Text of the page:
Over the last year, America's broadband report card, in my estimation, has gone from a D to a C minus. Although the United States has definitely shown signs of improvement in high-speed Internet access, the achievements have been mostly in mobile broadband, not the wired broadband we need for children everywhere to reliably access their homework, for towns to keep and attract jobs, and to generally support a 21st-century digital economy and a modern education system.
A recent series of opinion pieces, jumping off from a fairly positive White House assessment of broadband progress, trumpeted the case for feeling good about Internet availability in America. For example, Richard Bennett of the Information Technology and Innovation Foundation wrote in the New York Times that we've moved all the way from 22nd in international broadband rankings to eighth.
For those who are uninspired by the rallying cry "We're No. 8," nearly identical commentaries from honchos at Verizon and Comcast appeared in the Philadelphia Inquirer and again in the New York Times to assure us that we lead the world in 4G LTE wireless deployment, and we beat Europe in 100-megabit wired networks.
What they didn't say is that U.S. companies do not generally offer these speeds to customers even though the networks theoretically support them, so our superiority really doesn't do us much good. Nor does leading the world in 4G wireless capability.
According to Bureau of Labor statistics, smartphones do not appear to generate productivity gains, whereas access to wired broadband does. Although no one is sure why this is the case, it certainly does not help that the two biggest cellphone service providers, AT&T and Verizon Wireless, make their already expensive 4G data plans useless as a serious tool by imposing significant limits on data and hefty overage fees.
We don't do broadband report cards so we can pat ourselves on the back. We do them because affordable high-speed access to the Internet has become as critical to success in the 21st century as electricity and telephones were in the 20th century. The few locales in the United States that qualify as "Gigabit cities" - where the Internet can be accessed at 1 gigabit a second - have seen almost immediate economic and social benefits, while communities without broadband struggle to create jobs.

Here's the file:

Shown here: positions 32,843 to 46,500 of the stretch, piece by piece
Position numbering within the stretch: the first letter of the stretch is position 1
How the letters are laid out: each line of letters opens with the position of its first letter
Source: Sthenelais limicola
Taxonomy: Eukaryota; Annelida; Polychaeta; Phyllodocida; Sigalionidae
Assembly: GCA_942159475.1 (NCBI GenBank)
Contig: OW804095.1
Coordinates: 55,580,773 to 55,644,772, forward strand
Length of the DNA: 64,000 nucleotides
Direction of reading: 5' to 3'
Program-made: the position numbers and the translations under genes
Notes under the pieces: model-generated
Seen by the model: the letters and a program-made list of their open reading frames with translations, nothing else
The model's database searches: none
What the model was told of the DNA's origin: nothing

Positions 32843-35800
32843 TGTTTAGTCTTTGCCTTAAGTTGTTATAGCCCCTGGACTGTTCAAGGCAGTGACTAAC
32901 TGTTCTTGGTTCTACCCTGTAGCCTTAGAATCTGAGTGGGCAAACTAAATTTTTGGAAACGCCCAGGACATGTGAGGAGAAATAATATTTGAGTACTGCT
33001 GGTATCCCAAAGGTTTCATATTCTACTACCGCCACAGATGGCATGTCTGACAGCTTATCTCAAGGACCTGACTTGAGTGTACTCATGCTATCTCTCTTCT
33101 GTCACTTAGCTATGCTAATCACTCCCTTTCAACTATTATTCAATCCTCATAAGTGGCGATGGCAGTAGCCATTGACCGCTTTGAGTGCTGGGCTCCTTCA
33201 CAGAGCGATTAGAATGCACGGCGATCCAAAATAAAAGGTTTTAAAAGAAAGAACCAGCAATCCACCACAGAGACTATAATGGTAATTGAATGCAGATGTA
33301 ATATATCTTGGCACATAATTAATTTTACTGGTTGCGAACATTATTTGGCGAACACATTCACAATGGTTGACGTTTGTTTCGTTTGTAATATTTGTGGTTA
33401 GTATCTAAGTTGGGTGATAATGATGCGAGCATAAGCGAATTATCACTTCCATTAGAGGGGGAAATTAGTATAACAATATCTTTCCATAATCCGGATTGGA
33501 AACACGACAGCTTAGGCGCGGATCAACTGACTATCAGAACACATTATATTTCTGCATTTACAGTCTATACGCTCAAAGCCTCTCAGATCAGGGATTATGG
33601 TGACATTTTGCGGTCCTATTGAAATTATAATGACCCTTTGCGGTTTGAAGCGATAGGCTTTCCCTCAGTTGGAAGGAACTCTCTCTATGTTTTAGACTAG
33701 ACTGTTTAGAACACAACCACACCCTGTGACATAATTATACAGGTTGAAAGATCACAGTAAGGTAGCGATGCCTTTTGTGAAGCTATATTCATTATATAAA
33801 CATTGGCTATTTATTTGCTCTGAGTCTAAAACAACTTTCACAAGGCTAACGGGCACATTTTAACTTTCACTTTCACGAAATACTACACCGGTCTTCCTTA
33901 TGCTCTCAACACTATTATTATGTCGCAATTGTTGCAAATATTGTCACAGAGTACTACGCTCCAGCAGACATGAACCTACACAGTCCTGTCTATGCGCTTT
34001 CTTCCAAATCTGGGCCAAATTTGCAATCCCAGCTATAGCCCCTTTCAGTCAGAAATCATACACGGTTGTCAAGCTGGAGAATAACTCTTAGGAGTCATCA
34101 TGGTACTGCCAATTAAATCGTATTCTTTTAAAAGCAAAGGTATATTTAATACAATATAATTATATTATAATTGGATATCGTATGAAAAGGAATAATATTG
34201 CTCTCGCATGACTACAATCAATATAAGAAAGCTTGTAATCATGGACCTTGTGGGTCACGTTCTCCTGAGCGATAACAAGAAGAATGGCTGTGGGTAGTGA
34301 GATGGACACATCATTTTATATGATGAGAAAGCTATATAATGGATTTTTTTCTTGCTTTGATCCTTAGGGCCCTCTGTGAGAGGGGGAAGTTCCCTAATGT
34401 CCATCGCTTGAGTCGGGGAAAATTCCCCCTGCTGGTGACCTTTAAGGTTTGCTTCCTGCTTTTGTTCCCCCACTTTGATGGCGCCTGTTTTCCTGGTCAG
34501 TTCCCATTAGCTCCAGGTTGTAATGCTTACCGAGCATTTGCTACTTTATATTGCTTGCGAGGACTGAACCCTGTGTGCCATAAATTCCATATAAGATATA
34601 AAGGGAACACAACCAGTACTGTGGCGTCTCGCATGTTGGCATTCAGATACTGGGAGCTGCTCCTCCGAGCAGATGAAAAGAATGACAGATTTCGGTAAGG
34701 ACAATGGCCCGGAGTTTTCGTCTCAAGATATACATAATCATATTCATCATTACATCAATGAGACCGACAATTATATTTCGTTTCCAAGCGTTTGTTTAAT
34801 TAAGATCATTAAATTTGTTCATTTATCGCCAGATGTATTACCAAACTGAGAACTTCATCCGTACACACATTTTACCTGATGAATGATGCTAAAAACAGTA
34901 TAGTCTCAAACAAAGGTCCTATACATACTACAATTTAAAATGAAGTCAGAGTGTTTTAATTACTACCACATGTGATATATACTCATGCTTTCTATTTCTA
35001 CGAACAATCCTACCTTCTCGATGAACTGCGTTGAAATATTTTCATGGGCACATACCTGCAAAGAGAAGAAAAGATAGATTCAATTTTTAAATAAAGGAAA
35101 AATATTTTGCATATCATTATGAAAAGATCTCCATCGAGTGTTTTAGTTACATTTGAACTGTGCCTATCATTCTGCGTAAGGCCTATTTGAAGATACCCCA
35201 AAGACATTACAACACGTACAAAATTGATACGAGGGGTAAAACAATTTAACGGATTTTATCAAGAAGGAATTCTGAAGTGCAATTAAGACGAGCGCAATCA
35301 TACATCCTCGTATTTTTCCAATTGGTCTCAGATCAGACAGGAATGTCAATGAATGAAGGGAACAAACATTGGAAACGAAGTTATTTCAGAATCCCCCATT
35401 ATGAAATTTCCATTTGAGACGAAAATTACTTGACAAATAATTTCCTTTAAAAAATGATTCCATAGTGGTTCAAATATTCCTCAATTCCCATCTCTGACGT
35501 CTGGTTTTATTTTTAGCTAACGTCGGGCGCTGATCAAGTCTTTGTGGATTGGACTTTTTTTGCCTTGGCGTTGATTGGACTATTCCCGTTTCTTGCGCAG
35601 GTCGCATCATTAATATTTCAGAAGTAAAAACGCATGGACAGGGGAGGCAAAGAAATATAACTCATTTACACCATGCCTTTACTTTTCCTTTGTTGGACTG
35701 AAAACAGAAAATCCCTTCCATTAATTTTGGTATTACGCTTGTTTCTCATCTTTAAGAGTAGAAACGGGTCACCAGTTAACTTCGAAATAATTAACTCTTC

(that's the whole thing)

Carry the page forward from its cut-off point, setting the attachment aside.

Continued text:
What about the millions of people in America that the federal government finds have no broadband options or aren't making use of the options they do have? The industry seems to think it has done enough. It blames a lack of consumer interest - not what its critics charge, a lack of affordability - for the gap between availability and use. As for infrastructure problems: Some households "are not realistically reachable for broadband service," Verizon told New Jersey when asked why it had failed to provide any broadband to the people of Salem County.
We are the country that once brought electricity to every ranch and a phone to every farm. Now, our broadband providers tell us, we can't get broadband a short drive out of Manhattan.
Instead of acknowledging our broadband problems, the industry seems to want a prize for showing up. Its message is this: See, we're doing our job, now leave us alone so we can continue to make magic. No regulations, no policy changes.
Why worry about those pesky gaps in connectedness, as long as you can update your Facebook status with your smartphone? Why be concerned that your kids can't get the bandwidth to support massive open online courses or that your doctor can't practice telemedicine? After all, ESPN is in negotiations with wireless Internet providers over data caps, and soon every ESPN subscriber will get unlimited sports!
And even if our broadband is still too slow, too expensive or too nonexistent to support a digital economy and create jobs, remember, we're ahead of Europe (a claim, by the way, that some sources have challenged).
For those of us concerned about the broadband future, this isn't about whether our broadband is better than Europe's. Let's not kid ourselves. We, and our elected officials, need to push the broadband industry to provide affordable, reliable broadband to everyone.
Harold Feld is senior vice president of Public Knowledge, a nonprofit dedicated to the public's access to knowledge and an open Internet. He wrote this for the Los Angeles Times.
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